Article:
The album's production began after each member completed solo album releases; the record saw each member active in songwriting and producing. The underlying theme of love, which the group referred to as friendship they found in themselves, reveals their individual experiences.
Destiny Fulfilled was released to generally mixed reviews among critics. The album has reached number two on the US Billboard 200, and has since been certified triple platinum by the Recording Industry Association of America.
Right in the making of the album, they planned to part ways after their fourteen-year career to facilitate their continued pursuit in individual aspirations. Knowles has noted that their destinies were already fulfilled; however, Destiny's Child claimed that naming the album Destiny Fulfilled was not a coincidence of sort. Knowles has said that "the group felt it still had something to offer musically with" the album. Rowland commented: "We were like, 'You know what, we're getting older and we want to end on a high note.' We want to give our fans a great final record ..." Knowles, however, has commented regarding the finality of their career: "Who knows what will happen in three, five or 10 years? The main thing is that we maintain our friendship and that we do it because we want to -- not because it's a good business move."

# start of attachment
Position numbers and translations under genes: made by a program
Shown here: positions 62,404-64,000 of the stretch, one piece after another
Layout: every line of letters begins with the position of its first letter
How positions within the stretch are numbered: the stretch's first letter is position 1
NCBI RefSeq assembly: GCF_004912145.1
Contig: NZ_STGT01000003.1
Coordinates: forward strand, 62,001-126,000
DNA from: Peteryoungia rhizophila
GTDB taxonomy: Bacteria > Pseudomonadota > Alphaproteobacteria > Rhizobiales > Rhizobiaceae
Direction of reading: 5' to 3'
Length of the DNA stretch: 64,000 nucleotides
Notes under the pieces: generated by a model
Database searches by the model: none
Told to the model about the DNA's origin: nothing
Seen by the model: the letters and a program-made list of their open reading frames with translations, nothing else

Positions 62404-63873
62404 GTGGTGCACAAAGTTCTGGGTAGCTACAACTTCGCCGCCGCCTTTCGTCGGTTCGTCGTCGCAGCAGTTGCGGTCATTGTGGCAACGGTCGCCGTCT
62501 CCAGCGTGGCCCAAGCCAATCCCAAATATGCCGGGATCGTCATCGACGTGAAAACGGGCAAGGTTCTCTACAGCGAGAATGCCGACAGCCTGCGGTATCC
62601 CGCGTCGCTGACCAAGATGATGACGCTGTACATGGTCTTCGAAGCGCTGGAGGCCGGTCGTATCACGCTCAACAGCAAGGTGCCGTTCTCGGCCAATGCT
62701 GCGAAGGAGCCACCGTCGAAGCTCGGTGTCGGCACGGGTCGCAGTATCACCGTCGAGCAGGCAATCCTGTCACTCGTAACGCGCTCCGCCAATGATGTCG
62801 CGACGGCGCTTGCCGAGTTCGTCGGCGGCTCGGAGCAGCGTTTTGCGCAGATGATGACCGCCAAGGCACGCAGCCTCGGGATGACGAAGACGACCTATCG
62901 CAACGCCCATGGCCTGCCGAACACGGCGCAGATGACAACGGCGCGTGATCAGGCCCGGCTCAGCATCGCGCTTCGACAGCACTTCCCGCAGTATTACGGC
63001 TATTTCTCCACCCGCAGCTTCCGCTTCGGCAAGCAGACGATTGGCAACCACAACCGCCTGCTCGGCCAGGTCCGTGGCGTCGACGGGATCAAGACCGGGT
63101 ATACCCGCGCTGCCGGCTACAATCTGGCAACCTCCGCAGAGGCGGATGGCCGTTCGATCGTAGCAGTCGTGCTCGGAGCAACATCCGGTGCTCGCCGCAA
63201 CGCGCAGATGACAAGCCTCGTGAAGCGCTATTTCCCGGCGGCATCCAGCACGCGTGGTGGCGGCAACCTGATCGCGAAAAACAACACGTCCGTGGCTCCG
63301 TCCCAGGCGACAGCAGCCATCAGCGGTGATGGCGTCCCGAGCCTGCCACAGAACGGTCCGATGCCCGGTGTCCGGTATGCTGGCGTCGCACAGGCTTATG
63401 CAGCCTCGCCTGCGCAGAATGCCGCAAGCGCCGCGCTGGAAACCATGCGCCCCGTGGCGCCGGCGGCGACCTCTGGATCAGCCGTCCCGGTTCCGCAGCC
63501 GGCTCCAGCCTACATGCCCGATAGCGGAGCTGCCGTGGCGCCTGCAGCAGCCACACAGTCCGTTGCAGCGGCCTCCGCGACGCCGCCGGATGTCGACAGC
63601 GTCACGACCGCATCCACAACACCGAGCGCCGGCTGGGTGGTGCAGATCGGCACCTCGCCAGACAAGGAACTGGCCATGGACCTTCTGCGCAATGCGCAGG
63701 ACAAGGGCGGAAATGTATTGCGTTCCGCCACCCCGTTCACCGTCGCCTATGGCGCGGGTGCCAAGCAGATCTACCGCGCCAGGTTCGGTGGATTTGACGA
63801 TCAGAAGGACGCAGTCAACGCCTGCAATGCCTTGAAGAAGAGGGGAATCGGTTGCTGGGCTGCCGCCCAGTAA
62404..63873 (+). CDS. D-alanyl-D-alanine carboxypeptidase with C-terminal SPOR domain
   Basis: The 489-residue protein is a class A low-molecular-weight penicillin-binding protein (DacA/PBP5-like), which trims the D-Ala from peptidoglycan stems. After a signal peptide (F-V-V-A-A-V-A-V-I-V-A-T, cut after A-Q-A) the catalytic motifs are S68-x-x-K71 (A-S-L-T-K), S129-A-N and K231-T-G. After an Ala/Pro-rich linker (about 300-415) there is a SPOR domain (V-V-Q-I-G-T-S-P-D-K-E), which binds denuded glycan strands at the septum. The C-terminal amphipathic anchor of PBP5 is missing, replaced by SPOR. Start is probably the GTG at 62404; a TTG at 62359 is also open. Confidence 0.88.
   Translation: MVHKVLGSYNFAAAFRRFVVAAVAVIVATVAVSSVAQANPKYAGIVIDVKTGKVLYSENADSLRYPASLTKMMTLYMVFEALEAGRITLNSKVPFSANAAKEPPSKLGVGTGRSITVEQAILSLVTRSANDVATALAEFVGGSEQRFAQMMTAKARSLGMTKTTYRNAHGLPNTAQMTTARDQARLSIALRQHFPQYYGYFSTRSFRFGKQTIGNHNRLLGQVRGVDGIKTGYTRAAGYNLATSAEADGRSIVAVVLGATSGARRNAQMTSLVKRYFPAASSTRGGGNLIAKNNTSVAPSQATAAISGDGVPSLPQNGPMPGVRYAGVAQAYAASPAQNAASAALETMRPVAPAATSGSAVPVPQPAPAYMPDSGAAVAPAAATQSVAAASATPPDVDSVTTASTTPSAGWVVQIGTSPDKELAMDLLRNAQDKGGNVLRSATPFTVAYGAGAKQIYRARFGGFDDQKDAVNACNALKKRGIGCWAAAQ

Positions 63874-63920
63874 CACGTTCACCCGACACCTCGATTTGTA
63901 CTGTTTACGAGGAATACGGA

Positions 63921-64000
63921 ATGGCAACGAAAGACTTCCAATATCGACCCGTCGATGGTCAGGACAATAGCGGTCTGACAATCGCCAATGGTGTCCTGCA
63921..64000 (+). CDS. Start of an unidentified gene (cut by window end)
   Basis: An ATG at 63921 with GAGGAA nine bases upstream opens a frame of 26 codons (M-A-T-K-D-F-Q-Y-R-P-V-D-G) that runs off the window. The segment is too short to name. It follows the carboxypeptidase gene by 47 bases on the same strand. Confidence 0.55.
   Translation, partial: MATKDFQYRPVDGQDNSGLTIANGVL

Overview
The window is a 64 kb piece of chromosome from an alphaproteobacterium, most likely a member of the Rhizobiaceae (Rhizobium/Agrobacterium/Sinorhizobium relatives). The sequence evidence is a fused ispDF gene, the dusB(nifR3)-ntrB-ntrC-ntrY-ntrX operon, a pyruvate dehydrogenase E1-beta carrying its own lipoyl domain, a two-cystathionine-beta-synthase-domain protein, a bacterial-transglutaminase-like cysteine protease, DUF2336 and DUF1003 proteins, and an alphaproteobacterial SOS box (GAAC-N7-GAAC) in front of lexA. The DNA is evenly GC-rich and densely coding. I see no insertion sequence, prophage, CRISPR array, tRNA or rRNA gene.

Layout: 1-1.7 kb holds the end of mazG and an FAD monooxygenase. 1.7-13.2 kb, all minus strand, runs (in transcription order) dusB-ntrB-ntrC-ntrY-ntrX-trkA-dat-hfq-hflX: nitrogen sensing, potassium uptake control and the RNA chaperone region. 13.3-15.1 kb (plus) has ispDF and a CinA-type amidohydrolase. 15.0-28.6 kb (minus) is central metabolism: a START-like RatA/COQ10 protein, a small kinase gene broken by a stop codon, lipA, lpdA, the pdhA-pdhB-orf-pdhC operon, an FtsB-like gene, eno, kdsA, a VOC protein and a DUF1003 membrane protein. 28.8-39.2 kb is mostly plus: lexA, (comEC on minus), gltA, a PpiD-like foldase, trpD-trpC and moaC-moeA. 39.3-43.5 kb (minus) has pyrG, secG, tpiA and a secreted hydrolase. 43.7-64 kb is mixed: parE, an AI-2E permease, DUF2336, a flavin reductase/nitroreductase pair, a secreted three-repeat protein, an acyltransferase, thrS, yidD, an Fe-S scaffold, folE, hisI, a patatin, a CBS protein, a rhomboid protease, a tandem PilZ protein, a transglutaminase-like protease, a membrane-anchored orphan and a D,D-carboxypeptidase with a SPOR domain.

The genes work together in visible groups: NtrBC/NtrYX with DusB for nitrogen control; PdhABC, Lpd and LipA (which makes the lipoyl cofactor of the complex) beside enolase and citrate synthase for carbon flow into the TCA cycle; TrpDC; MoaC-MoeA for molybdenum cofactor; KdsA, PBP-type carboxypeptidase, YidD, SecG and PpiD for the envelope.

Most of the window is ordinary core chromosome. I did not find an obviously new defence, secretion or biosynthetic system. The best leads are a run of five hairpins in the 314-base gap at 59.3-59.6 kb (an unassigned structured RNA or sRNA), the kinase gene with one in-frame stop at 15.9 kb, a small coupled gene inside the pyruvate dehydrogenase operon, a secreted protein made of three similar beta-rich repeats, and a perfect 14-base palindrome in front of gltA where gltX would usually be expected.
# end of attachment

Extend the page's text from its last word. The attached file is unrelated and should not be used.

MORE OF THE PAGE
Differing from Survivor in that previously Knowles had taken an active role in writing and producing, Destiny Fulfilled saw each member contributing inputs culled from experiences. The ideas that constitute the album were said to have largely came from the group. In most cases, producers of the album would send them a CD containing a track that would be the group's basis in the songwriting process. Without the producer's supervision of which part to sing, that formed a new direction of their style different from the group's previous records. Traditionally, each member sings one verse and chimes in the chorus; in some songs in Destiny Fulfilled, their vocals are alternated in every line of the lyrics. Destiny's Child took the role of executive producing alongside their manager, Mathew Knowles. Beyoncé Knowles, who vocal produce the songs, commented that it was important for her to make sure their voices are audible and identifiable. Taking it as one of her goal, the group decided to focus on mid-tempo songs and few on dance and ballads—which they considered people cannot sing with. The group worked on the album within three weeks.